By 1889, Key West was the largest and wealthiest city in Florida.
The USS Maine sailed from Key West on its fateful visit to Havana, where it blew up and sank in Havana Harbor, igniting the Spanish–American War. Crewmen from the ship are buried in Key West, and the Navy investigation into the blast occurred at the Key West Customs House.
Pan American Airlines was founded in Key West, originally to fly visitors to Havana, in 1926. The airline contracted with the United States Postal Service in 1927 to deliver mail to and from Cuba and the United States. The mail route was known as the 'Key West, Florida Havana Mail Route.
John F. Kennedy was to use "90 miles from Cuba" extensively in his speeches against Fidel Castro. Kennedy himself visited Key West a month after the resolution of the Cuban Missile Crisis.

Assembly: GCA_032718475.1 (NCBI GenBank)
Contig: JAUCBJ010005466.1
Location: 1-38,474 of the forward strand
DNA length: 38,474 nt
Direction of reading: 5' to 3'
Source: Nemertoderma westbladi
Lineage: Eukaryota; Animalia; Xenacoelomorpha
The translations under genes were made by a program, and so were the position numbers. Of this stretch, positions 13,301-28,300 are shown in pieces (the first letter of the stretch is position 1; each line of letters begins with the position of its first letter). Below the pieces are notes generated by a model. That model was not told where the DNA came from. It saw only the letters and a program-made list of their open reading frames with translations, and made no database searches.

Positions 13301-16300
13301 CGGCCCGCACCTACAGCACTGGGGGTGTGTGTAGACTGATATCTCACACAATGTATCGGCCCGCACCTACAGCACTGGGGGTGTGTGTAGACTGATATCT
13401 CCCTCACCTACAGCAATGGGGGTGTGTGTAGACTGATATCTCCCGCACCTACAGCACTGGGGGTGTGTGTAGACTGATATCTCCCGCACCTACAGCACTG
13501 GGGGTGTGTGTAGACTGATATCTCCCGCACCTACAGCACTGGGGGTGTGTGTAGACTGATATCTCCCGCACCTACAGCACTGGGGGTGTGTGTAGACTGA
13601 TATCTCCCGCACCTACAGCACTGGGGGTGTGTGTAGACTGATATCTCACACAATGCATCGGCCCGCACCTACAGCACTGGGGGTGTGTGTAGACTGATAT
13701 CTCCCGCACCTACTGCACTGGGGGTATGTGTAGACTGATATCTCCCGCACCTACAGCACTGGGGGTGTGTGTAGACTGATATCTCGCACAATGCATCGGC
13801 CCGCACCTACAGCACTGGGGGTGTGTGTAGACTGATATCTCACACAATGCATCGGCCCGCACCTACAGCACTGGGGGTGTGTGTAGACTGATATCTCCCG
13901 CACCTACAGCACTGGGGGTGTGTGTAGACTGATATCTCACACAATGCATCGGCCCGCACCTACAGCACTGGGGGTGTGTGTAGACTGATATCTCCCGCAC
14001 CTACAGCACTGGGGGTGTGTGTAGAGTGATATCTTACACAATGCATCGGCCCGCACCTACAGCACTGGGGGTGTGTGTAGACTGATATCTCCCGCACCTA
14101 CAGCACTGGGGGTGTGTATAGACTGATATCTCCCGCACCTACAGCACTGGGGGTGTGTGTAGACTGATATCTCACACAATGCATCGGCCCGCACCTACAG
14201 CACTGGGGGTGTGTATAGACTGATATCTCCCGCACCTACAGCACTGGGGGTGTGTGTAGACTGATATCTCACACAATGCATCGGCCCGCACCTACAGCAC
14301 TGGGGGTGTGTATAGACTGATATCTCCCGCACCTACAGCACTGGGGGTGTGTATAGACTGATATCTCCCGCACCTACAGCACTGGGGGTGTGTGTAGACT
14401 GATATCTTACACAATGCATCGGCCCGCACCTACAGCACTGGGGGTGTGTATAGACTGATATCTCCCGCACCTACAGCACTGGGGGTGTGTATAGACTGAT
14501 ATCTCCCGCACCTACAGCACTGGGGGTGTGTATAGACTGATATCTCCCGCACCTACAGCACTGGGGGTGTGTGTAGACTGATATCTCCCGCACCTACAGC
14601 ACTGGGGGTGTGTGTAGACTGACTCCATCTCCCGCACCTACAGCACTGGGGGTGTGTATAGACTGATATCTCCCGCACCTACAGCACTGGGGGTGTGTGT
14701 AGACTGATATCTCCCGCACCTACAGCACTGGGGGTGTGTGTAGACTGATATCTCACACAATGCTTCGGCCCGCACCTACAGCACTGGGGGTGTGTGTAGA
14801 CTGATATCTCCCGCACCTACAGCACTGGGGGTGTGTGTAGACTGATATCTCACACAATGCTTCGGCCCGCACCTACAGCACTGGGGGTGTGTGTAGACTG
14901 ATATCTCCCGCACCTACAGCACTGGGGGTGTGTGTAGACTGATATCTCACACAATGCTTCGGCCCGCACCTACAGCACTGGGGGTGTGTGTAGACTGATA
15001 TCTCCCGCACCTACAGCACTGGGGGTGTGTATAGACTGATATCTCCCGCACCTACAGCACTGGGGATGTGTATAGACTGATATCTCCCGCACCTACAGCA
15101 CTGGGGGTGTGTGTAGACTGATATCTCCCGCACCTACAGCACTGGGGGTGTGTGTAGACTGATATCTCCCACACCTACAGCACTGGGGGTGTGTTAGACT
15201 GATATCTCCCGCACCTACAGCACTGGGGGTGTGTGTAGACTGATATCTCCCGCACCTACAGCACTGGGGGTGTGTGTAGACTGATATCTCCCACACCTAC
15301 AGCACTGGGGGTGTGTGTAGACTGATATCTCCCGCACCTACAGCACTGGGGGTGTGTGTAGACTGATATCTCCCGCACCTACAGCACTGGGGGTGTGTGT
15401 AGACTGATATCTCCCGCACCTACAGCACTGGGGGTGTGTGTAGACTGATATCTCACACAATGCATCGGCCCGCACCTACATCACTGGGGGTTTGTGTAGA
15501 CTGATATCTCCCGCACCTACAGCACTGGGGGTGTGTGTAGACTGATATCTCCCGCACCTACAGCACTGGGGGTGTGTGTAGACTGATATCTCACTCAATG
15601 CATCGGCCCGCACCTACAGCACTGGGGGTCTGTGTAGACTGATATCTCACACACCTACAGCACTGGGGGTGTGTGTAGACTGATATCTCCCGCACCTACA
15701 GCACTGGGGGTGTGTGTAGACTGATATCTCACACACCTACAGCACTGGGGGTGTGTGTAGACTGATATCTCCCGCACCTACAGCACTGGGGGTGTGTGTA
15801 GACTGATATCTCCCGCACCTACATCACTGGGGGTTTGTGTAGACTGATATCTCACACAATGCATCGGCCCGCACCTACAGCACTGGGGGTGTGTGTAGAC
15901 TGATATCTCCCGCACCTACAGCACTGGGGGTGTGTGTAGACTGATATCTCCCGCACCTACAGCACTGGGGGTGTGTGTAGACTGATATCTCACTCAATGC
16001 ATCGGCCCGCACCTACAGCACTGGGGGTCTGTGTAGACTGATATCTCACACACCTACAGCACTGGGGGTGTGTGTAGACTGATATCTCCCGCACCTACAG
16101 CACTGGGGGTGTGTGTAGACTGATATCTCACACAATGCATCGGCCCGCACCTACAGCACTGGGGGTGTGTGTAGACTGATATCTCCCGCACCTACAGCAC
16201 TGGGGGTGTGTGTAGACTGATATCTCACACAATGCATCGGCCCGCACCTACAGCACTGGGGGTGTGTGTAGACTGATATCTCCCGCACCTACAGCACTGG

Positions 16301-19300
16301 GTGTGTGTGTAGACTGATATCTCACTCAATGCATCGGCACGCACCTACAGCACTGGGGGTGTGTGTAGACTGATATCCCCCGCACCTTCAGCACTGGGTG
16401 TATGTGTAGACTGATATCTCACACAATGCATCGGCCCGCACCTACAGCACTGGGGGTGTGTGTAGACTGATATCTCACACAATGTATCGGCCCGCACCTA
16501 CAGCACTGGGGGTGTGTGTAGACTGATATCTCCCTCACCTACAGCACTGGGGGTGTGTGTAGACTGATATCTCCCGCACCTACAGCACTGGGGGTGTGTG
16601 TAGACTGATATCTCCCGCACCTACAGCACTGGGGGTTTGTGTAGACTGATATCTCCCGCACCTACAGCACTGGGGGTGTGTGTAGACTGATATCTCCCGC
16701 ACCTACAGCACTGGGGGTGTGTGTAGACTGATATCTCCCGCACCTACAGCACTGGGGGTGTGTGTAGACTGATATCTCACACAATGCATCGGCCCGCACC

Prior to the Cuban revolution of 1959, there were regular ferry and airplane services between Key West and Havana.
== Geography ==
Key West is located at 24°33′33″N 81°47′03″W. The maximum elevation above sea level is about 18 feet (5 m), a 1-acre (4,000 m2) area known as Solares Hill.
According to the United States Census Bureau, the city has a total area of 7.4 square miles (19 km2), of which 5.9 square miles (15 km2) is land and 1.5 square miles (3.9 km2) (19.73%) is water.
Since the 1940s, the island has more than doubled in size via landfill. The new section on the eastern side is called "New Town." It contains shopping centers, retail malls, residential areas, schools, ball parks, and Key West International Airport.
Key West and most of the rest of the Keys are on the dividing line between the Atlantic Ocean and the Gulf of Mexico. The two bodies have different currents, with the calmer and warmer Gulf of Mexico being characterized by great clumps of seagrass. The area where the two bodies merge between Key West and Cuba is called the Straits of Florida. Wikipedia